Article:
Okay, many of you identified the city as the home of Kingston Penitentiary but did you know that Canada’s first Prime Minister, Sir John A. MacDonald, began practicing law here at the tender age of 20. He lived here with his invalid wife while launching a political career focused on creating a country that spanned from sea to sea, no small task with our land-hungry southern neighbours viewing the vast western wilderness as up for grabs.

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The Maritime Museum reflects Kingston’s past as a major port

In a previous blog I noted his role in the Riel Rebellion and dismissively referred to him as ‘often-inebriated and not-too-honourable.’ While it’s true he had a taste for the drink and didn’t do right by the Metis, without his strongminded leadership over 19 crucial years of the country’s beginnings we might all be singing Yankee Doodle Dandy.

One humorous story has MacDonald on the campaign trail waiting to speak at an all-candidates gathering in a hot town hall. He might have had a few libations before the proceedings began and became increasingly queasy as his opponent droned on at the podium. It’s said he turned from the audience and vomited on stage and without missing a beat wiped his mouth before explaining to assembled voters that he “always reacted this way when he heard his opponent speak.”

Now a short tutorial on The Limestone City, so-named because of the proliferation of magnificent stone buildings built from limestone quarried nearby. Kingston was Canada’s first capital with parliament meeting in the newly constructed hospital’s boardroom, the only room big enough to accommodate Canada’s fledgling legislative body.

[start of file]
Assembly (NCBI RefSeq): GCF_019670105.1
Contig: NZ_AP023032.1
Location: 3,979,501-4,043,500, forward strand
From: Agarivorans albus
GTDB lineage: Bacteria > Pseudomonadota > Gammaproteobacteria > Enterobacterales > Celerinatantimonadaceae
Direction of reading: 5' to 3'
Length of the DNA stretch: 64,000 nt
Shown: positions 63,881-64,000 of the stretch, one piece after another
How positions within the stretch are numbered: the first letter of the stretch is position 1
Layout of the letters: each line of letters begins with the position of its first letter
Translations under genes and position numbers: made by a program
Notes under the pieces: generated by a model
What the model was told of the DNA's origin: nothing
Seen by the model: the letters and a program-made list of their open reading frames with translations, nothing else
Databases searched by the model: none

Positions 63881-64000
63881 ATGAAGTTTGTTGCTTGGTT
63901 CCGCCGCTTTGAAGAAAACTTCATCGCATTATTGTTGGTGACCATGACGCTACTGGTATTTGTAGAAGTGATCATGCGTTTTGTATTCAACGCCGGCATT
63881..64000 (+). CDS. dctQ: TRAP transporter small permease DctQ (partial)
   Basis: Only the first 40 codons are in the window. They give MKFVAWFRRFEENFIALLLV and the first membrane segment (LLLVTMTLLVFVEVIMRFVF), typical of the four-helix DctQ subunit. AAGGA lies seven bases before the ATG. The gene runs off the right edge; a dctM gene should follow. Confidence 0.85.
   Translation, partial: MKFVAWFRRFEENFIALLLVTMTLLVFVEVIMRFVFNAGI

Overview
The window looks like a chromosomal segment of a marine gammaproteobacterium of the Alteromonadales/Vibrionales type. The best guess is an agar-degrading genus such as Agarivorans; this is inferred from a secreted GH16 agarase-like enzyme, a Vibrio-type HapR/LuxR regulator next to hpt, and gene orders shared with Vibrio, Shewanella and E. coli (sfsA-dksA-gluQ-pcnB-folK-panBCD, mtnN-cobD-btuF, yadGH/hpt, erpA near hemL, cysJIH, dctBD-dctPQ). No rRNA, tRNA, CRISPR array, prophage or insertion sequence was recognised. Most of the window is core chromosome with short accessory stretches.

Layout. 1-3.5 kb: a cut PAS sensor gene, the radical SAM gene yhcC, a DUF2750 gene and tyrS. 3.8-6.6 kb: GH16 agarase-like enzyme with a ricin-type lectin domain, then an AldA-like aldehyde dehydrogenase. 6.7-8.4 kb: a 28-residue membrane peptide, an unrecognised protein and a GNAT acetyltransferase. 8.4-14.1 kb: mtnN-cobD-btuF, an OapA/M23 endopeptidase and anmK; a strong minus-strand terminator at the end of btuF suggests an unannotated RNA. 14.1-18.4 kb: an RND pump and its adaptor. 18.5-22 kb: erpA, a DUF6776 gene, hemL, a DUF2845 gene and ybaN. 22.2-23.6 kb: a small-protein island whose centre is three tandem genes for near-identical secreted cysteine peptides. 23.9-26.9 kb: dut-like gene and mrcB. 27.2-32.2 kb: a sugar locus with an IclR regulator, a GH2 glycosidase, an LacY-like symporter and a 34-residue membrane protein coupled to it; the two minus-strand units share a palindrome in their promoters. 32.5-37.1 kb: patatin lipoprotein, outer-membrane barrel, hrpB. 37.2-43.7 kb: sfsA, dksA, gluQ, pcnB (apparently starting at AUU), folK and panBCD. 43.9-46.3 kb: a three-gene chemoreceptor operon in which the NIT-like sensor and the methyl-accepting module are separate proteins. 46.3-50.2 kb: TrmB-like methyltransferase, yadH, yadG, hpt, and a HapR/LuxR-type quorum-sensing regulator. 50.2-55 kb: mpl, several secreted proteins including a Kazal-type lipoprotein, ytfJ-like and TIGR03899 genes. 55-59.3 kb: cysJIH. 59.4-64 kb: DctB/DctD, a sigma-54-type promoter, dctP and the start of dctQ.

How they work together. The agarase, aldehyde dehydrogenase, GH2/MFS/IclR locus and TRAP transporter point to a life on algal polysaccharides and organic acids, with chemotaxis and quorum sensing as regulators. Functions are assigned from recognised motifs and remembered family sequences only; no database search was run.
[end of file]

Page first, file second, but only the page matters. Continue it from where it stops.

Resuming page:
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Kingston City Hall – giving all other city halls an inferiority complex

Kingston Penitentiary, the first such penal establishment in the country, was de-commissioned in 2013. Home to a who’s who of Canada’s bad guys, (serial killers Con. Russell Williams, Clifford Olson and Paul Bernardo among them) it sits on prime waterfront and is the subject of local controversy. Locals are lobbying to have it preserved as a museum while the federal government mulls its potential for condominium development. Former guards who volunteer at the Penitentiary Museum are happy to share stores about the notorious inmates. Child killer Paul Bernardo, the lowest of the low in prison hierarchy, had plexi-glass installed on his cell door to prevent other prisoners from throwing food and excrement at him.

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Olsen, Bernardo and Williams, a veritable who’s who of the most evil men on earth

Some of you hockey nerds will know the Limestone City as the home of former NHL star Doug Gilmour. But did you know the country’s first hockey game was played here with a square puck. Or that its Original Hockey Hall of Fame pre-dates the pretender in Toronto.